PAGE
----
No answer, but he was a patient man.
He knew the Shadow was there. They always were as of late when the Queen was away. The fact that he'd never realized what it meant for his own Queen to monitor him in her absence when she'd never once done so before in their past was telling.
The growing distance between them over the past years to the point of taking custody of his second daughter, more so.
His Queen was not a bitch, or a woman who would just turn her back on the man she'd married. Instead, she was prudent, kind, determined, and coldly rational as her station of Queen demanded. For the kingdom, she could even sentence her own kin to execution despite her own regrets. That was the kind of woman she was.
Then why was she no longer by his side? Why did she no longer confide in him when it was always him who she once admitted had the edge in wit and foresight in politics and battle?
Melromarc was a matriarchy. The fact that she'd let him as King administer the Kingdom in her proxy revealed her trust in him, and what had he done in the following years of peace?
The resigned expression on his wife's face in their last meeting came to mind.
Had he really fallen so low?
The shadow must have noticed a change in the air surrounding him and hesitantly appeared in the midst of his melancholy.
He wouldn't blame the Shadow for her confusion. It was likely she'd never seen the demeanor of the Hero of Melromarc in the war against the Demi-Humans. He was no longer just the inept 'King' her Queen had sent for her to keep tabs on.
He sighed. "Tell the Queen to stop worrying," he said abruptly.
The Shadow had other concerns. "The Shield Hero-"
"I know. I will rectify the situation," there was a sense of finality in Aultcray's tone. "The Queen would have never authorized such actions." Or the past him for this matter. He may still hate Demi-Humans and the Hero they worshipped, but he'd certainly tolerate them if they could give him or his kingdom benefit.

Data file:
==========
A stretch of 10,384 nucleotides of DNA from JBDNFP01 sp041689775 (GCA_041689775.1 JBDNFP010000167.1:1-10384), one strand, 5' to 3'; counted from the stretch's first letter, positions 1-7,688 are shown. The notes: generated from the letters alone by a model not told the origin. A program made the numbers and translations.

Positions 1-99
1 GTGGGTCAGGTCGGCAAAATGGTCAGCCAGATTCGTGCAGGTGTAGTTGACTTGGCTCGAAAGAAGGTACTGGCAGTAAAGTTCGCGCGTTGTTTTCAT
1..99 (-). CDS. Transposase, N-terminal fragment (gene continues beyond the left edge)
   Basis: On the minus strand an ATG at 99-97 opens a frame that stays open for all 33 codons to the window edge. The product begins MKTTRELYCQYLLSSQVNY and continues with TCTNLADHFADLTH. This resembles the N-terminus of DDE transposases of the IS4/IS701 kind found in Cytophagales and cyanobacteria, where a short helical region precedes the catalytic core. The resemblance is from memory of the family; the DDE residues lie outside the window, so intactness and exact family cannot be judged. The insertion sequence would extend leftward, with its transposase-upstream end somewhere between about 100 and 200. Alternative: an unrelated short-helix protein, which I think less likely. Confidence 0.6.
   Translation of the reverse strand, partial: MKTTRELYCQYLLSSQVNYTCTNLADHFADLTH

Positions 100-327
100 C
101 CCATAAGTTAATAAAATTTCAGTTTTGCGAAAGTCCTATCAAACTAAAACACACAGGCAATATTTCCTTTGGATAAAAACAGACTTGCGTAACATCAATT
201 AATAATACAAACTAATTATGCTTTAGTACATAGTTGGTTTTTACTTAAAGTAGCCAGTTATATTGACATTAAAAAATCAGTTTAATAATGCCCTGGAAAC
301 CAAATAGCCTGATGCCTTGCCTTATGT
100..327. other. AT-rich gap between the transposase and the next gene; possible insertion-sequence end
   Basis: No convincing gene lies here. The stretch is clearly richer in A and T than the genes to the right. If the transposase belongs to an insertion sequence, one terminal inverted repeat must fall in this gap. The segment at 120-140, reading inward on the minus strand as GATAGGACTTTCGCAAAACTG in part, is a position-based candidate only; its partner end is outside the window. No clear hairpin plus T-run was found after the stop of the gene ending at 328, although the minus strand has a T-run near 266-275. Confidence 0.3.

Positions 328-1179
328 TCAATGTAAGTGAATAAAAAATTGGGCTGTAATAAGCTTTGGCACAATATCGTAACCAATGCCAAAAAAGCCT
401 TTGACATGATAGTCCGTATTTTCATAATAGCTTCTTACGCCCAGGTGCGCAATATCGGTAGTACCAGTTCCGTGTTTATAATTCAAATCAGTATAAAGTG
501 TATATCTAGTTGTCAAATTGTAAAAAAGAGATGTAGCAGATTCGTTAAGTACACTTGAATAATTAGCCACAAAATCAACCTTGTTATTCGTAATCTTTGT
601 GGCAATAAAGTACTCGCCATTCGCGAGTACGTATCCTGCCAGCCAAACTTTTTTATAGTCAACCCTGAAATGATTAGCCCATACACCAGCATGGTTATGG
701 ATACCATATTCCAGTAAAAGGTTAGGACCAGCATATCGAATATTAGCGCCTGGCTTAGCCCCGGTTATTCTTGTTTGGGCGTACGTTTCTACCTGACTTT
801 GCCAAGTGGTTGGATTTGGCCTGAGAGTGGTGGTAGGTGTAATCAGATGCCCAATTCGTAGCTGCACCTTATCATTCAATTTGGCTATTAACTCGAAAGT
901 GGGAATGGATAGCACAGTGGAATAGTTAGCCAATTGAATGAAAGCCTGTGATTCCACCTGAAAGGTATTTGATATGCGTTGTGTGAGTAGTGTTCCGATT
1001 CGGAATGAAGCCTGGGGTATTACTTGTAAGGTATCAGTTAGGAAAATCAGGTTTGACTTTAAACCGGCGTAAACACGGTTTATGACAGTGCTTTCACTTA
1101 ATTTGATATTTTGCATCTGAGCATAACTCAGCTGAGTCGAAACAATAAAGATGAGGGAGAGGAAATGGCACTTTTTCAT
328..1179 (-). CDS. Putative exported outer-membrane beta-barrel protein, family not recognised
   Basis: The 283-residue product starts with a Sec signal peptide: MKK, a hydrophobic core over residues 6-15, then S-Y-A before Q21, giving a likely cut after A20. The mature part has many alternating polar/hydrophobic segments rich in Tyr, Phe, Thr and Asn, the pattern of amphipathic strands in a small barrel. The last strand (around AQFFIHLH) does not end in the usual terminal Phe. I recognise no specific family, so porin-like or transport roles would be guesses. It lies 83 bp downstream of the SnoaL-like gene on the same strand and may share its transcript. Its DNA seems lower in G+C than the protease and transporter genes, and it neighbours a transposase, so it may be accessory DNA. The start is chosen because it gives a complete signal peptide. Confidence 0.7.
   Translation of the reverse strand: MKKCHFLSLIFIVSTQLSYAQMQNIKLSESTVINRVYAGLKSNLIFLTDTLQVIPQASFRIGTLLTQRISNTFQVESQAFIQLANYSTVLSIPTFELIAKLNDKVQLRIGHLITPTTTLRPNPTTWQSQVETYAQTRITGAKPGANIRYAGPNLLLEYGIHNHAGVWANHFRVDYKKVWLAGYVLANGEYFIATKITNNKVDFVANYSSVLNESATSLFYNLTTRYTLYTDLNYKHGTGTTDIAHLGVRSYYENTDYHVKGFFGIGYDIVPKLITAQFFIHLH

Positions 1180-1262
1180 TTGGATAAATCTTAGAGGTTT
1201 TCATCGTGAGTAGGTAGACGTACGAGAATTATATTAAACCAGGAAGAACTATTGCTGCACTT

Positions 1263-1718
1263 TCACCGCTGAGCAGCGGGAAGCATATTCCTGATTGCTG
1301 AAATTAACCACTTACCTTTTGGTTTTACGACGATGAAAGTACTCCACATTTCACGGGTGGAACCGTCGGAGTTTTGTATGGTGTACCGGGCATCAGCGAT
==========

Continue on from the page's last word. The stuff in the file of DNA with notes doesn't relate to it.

"You may leave, but one more thing," Slowly, tentatively, he tossed a decorative medallion to the Shadow, much to the Shadow's confusion. "Give this to her. She'll understand."
She may not believe it, or may even outright deny it, but if one thing was for sure, he was going to prove it starting with an investigation for the true outcome of his younger sister.
Peace had addled the mind, yet purpose once more gave it strength.
He turned his back to the Shadow and waited before the Shadow left in a show of agility as only a light wind was left behind. He grunted in self regret.
His Queen had surrounded herself with capable personnel, whereas he….
He sighed thinking of the aristocrats and foreign diplomats sidling up to him in the past years in order to curry favour. Truly, trash would surround themselves with trash. How must he have looked like in his Queen's eyes?
She'd likely lost her faith in him, but even so, he wouldn't cower nor ask for forgiveness to play into whatever sentiments his wife still had of him. He wasn't that kind of weak man that would resort to using guilt or affection against his loved ones.
Actions would prove everything, and he could only hope that the spark between he and his Queen still burned strongly.
He would wait and see regarding a certain wager and the tracking capability of a Hero of another world.
Truth or lie, this was a wake-up call, and Lüge Lansarz Faubrey was now awake.
The problem was, now that he was aware of the mistakes he was making, it was now his duty to rectify them.
He looked down at his own staff, dusty and left forgotten after years of neglect.
There were no guards he could muster quick enough, but there was one person who knew how to navigate the winding corridors of the catacombs better than anyone.
He discarded his lavish robes and accessories and placed them haphazardly on his desk, scoffing as he changed into regular leathers.
What was he if not a Hero?
The cane in his hands, thrummed in answer.